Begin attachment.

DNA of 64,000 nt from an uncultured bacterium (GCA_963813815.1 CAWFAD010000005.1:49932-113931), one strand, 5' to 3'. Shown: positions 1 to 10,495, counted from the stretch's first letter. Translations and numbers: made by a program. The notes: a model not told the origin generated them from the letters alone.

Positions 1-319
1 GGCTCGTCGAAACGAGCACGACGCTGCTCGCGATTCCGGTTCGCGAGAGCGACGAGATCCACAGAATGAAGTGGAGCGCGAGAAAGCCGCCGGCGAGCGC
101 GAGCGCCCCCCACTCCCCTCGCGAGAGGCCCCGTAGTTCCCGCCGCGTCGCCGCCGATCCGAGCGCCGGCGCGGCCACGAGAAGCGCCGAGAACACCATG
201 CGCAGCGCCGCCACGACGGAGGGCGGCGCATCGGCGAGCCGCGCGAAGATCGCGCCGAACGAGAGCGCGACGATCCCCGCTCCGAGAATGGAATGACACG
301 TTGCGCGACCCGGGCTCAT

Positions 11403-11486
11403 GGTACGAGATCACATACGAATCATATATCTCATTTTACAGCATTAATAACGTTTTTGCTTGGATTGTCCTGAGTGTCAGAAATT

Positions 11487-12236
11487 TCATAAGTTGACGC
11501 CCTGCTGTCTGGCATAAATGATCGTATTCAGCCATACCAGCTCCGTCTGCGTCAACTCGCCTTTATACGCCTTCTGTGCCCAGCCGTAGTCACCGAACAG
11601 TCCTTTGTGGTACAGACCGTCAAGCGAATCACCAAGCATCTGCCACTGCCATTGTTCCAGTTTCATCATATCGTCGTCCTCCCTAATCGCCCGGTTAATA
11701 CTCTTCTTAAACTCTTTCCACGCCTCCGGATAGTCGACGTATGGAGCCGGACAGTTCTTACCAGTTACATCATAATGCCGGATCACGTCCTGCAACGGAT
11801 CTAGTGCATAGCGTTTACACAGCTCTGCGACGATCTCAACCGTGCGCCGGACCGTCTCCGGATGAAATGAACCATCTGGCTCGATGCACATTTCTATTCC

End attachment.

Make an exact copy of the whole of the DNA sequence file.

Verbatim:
DNA of 64,000 nt from an uncultured bacterium (GCA_963813815.1 CAWFAD010000005.1:49932-113931), one strand, 5' to 3'. Shown: positions 1 to 10,495, counted from the stretch's first letter. Translations and numbers: made by a program. The notes: a model not told the origin generated them from the letters alone.

Positions 1-319
1 GGCTCGTCGAAACGAGCACGACGCTGCTCGCGATTCCGGTTCGCGAGAGCGACGAGATCCACAGAATGAAGTGGAGCGCGAGAAAGCCGCCGGCGAGCGC
101 GAGCGCCCCCCACTCCCCTCGCGAGAGGCCCCGTAGTTCCCGCCGCGTCGCCGCCGATCCGAGCGCCGGCGCGGCCACGAGAAGCGCCGAGAACACCATG
201 CGCAGCGCCGCCACGACGGAGGGCGGCGCATCGGCGAGCCGCGCGAAGATCGCGCCGAACGAGAGCGCGACGATCCCCGCTCCGAGAATGGAATGACACG
301 TTGCGCGACCCGGGCTCAT

Positions 11403-11486
11403 GGTACGAGATCACATACGAATCATATATCTCATTTTACAGCATTAATAACGTTTTTGCTTGGATTGTCCTGAGTGTCAGAAATT

Positions 11487-12236
11487 TCATAAGTTGACGC
11501 CCTGCTGTCTGGCATAAATGATCGTATTCAGCCATACCAGCTCCGTCTGCGTCAACTCGCCTTTATACGCCTTCTGTGCCCAGCCGTAGTCACCGAACAG
11601 TCCTTTGTGGTACAGACCGTCAAGCGAATCACCAAGCATCTGCCACTGCCATTGTTCCAGTTTCATCATATCGTCGTCCTCCCTAATCGCCCGGTTAATA
11701 CTCTTCTTAAACTCTTTCCACGCCTCCGGATAGTCGACGTATGGAGCCGGACAGTTCTTACCAGTTACATCATAATGCCGGATCACGTCCTGCAACGGAT
11801 CTAGTGCATAGCGTTTACACAGCTCTGCGACGATCTCAACCGTGCGCCGGACCGTCTCCGGATGAAATGAACCATCTGGCTCGATGCACATTTCTATTCC